Cost leadership is characterized by four primary criteria: (1) recognition as the lowest cost producer in one’s industry, without compromise in quality or customer focus; (2) realization of a long-term cost-centric culture where cost consciousness is a across functional lines and independent of the vagaries of financial markets; (3) dissemination of cost information with regard to customer, product, distribution channel, and the like that is timely, understandable, credible, and actionable and is made available to decision makers to fuel continuous improvement; and (4) aggressive and balanced performance targets are established across the value chain.
Achievement of these targets is recognized, rewarded, shared, and celebrated.
In Table 1 we’ve summarized these important initiative killers, show stoppers, and red flags that a company should consider before embarking on a cost leadership initiative.
The business process has changed radically over the last 20 years, but the good news is that business-process based tools are still useful.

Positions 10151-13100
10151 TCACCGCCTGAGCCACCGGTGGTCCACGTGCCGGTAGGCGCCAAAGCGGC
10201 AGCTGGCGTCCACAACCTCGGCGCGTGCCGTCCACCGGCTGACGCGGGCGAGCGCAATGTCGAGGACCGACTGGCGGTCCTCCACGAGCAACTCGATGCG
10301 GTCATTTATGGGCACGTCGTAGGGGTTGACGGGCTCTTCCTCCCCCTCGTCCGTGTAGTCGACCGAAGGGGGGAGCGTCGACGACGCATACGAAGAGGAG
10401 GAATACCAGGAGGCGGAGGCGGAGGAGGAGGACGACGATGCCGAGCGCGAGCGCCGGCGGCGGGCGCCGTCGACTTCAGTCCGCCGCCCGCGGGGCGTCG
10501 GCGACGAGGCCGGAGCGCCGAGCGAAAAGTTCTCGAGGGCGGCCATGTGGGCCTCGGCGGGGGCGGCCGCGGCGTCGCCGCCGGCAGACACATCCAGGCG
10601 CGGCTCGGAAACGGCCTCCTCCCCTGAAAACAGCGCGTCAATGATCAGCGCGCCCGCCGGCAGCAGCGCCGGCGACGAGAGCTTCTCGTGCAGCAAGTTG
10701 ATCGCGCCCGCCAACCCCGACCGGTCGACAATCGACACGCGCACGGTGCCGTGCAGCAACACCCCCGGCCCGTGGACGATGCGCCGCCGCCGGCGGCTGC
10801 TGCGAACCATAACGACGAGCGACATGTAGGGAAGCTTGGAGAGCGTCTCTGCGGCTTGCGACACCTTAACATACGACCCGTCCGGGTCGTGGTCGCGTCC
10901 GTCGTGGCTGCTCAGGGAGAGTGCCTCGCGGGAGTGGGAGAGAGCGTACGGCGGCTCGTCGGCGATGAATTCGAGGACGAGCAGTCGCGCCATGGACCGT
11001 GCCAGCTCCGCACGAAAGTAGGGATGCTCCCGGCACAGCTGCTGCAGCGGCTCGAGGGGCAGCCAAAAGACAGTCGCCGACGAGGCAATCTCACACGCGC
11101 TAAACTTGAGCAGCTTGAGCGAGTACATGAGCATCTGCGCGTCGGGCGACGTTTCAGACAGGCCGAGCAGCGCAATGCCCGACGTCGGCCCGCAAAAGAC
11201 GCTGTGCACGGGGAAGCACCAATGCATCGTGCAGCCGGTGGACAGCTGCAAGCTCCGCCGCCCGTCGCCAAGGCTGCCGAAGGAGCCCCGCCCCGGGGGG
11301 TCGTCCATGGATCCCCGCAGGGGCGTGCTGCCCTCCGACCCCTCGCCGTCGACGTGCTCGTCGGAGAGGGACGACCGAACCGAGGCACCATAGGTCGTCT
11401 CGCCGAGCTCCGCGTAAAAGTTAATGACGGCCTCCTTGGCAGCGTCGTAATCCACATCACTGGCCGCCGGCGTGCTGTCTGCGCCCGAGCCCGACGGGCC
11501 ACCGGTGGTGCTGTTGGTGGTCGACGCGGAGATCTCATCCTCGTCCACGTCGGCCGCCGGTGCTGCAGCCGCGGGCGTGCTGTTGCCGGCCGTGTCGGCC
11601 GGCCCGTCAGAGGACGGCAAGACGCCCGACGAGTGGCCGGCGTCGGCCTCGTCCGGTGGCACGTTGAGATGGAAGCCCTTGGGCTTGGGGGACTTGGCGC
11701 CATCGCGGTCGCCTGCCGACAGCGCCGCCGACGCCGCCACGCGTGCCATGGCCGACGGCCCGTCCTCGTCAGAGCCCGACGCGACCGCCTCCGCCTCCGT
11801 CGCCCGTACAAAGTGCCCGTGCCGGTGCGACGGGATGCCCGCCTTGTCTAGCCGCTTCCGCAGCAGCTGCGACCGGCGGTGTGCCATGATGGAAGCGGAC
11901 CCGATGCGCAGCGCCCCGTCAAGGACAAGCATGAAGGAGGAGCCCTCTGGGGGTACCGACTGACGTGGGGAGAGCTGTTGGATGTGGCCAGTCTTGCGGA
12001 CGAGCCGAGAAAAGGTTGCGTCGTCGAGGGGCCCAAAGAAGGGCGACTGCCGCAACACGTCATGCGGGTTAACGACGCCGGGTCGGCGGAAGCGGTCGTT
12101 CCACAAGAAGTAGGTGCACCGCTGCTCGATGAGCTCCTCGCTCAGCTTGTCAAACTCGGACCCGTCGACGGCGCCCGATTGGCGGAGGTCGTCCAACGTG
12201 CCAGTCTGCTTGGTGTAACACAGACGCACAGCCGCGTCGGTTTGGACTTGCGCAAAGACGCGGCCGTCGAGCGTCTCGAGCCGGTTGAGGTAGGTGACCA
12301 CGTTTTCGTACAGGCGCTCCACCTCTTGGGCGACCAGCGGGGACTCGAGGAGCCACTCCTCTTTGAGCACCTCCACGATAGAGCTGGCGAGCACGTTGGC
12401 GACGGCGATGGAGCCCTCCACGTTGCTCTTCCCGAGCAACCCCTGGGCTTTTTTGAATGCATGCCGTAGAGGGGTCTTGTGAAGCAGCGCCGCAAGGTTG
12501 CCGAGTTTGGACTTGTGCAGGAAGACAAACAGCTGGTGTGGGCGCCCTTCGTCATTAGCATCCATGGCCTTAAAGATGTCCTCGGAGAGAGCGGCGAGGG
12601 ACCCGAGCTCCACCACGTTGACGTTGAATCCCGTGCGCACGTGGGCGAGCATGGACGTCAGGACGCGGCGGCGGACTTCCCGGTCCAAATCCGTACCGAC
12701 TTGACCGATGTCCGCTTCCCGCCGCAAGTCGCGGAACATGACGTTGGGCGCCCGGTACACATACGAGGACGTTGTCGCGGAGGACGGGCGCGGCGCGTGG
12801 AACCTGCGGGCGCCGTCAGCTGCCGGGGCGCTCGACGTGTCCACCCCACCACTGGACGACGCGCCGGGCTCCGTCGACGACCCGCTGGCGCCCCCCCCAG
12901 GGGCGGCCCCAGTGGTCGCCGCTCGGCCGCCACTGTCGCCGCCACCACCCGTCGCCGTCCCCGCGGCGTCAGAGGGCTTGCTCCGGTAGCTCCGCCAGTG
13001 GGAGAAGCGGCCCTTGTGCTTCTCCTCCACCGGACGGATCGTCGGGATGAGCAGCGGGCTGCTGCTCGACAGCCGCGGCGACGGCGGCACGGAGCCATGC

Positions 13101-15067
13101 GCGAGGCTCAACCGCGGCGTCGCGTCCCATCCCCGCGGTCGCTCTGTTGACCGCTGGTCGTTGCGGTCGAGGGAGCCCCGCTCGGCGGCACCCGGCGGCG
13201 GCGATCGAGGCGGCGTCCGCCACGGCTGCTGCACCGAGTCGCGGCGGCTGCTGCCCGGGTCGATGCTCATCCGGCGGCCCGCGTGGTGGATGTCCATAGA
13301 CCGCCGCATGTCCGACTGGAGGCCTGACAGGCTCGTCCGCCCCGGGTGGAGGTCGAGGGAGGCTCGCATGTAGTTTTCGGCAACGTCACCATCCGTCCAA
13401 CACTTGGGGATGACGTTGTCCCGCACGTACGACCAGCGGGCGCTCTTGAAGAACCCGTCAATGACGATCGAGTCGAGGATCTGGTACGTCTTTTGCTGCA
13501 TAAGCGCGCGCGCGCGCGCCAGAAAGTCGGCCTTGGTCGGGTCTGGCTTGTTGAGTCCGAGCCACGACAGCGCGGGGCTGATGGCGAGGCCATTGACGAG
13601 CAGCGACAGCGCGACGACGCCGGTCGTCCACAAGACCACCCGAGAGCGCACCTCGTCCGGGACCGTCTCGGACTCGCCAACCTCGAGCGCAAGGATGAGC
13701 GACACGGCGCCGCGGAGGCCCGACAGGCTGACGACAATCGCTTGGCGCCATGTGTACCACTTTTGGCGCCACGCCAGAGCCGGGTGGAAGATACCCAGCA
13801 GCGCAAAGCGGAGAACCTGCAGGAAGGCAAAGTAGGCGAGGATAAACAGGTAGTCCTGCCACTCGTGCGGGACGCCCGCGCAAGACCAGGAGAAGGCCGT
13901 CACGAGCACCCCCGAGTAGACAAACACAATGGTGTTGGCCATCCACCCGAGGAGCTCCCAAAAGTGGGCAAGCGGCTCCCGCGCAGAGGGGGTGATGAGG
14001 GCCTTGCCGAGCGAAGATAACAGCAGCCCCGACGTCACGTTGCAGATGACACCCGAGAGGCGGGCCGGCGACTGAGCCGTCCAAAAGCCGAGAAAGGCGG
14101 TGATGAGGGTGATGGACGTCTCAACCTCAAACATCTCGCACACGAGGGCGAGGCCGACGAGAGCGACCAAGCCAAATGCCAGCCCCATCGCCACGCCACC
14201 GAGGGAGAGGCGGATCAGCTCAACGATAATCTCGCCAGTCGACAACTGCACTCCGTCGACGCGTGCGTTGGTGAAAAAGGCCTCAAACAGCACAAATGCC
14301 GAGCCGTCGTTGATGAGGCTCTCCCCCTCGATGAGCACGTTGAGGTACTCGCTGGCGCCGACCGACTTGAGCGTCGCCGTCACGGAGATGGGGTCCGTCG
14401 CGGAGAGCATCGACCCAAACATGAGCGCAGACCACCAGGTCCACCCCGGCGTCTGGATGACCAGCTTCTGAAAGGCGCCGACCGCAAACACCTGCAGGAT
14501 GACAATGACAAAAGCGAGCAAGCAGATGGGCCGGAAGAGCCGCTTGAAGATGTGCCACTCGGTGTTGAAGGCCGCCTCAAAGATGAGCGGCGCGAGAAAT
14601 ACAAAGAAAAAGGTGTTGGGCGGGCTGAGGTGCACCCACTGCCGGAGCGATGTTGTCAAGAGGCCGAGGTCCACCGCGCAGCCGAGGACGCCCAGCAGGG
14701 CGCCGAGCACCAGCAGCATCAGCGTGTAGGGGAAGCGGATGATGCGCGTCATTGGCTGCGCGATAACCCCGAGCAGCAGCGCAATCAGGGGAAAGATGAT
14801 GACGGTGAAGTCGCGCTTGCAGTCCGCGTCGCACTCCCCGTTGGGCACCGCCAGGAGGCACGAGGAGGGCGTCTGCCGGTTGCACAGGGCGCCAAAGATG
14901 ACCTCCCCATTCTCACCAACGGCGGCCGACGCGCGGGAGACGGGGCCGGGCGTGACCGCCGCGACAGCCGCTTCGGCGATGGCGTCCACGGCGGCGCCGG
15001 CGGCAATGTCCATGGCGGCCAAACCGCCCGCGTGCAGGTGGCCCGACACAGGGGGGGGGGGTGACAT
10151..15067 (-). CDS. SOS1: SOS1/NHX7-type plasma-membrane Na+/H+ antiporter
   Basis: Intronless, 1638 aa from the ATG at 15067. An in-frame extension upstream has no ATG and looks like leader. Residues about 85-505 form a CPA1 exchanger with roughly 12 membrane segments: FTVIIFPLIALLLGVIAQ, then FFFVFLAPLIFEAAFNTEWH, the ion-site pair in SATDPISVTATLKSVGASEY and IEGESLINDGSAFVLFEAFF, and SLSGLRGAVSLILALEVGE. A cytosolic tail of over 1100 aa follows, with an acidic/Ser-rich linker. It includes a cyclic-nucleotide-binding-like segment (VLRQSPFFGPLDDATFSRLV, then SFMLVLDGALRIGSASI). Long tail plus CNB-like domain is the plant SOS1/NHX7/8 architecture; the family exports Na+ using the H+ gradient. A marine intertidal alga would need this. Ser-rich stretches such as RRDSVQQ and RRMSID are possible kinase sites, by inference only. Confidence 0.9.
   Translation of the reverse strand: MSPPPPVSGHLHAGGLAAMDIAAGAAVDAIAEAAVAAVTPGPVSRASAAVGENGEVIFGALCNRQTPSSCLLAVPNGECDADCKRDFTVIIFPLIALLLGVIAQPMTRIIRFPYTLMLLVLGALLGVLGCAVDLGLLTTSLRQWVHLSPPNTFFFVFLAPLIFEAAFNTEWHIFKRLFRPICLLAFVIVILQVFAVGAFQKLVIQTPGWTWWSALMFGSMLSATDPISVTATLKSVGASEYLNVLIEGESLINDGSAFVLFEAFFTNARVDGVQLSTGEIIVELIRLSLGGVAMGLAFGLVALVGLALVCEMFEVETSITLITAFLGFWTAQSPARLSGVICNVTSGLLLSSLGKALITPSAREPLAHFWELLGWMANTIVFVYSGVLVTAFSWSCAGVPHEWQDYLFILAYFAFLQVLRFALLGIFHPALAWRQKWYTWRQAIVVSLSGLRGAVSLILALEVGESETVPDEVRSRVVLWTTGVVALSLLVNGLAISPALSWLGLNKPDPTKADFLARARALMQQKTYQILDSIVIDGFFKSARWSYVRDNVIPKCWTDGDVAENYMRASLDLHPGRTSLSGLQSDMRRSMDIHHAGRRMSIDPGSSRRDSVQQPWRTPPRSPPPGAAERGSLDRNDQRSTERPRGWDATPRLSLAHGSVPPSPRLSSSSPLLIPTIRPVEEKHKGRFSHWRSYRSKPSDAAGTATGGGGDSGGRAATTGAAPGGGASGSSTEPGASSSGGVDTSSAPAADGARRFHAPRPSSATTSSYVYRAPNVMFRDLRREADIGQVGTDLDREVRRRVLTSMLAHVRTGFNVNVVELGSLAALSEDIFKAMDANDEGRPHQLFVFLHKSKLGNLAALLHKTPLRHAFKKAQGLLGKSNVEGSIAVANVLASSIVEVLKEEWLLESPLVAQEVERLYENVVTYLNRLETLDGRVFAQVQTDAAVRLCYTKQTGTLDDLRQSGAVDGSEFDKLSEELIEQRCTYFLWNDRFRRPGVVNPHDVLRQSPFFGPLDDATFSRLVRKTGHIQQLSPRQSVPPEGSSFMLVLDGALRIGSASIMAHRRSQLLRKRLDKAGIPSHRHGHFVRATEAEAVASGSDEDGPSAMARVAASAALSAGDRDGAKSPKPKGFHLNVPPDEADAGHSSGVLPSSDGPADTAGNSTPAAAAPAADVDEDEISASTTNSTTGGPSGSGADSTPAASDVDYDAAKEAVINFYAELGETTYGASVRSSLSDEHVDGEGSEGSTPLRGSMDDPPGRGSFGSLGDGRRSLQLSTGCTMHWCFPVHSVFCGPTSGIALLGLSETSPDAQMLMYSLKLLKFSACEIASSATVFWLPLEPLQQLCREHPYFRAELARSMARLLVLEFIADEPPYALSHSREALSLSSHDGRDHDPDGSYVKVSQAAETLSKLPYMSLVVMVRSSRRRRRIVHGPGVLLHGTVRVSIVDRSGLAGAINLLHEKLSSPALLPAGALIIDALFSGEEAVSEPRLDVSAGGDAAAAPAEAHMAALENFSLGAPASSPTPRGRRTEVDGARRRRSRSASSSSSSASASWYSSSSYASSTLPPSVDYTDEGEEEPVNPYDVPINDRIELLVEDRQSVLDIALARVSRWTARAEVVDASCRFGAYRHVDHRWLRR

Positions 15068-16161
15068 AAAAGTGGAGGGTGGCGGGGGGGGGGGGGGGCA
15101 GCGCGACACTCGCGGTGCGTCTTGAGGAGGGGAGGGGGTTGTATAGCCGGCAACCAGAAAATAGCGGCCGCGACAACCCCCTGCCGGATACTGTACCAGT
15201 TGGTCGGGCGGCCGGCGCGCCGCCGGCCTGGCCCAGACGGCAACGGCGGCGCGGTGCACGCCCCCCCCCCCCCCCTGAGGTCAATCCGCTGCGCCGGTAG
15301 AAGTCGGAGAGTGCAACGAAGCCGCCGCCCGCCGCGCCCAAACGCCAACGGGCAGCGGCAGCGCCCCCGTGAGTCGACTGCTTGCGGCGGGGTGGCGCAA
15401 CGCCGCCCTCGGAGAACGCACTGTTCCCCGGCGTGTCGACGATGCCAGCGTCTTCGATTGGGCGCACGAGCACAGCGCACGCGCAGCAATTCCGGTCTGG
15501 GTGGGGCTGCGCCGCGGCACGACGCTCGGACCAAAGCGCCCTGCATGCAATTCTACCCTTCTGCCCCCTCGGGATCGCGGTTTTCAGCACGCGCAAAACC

(For more information on the relationship between cost leadership and improved customer focus, see the article by Joe and Catherine Stenzel, “Employee Access to Cost and Financial Information,” in the January/February 2002 issue of These practice illustrations are representative of the ongoing commitment to low cost, customer focus, and process improvement required to sustain profitability and grow market share.
The nature of cost leadership reflects a cultural understanding that focusing on lower-profile “base hits” is more critical to long-term success than a rare, non-sustainable “grand slam” in improved performance or the appearance of such in the context of short-term financial reporting.
Their blend of cost consciousness and customer focus across their value chain, including key suppliers, is part of what’s sustaining them as a leader in this challenging economy, especially for retailers.
Note that Wal-Mart’s cost leadership achievement was built, established, and embedded in their culture during the “good times” that proceeded the current recession and not as a reaction to it.
You can see this by the number of global financial institutions that have been affected by the subprime mortgage debacle.
Compared to the “S&L crisis” of the 1980s in which the same industry was affected—and for many of the same reasons, including lax controls surrounding approval of high-risk loans—our current crisis dwarfs that debacle in magnitude, reach, and complexity.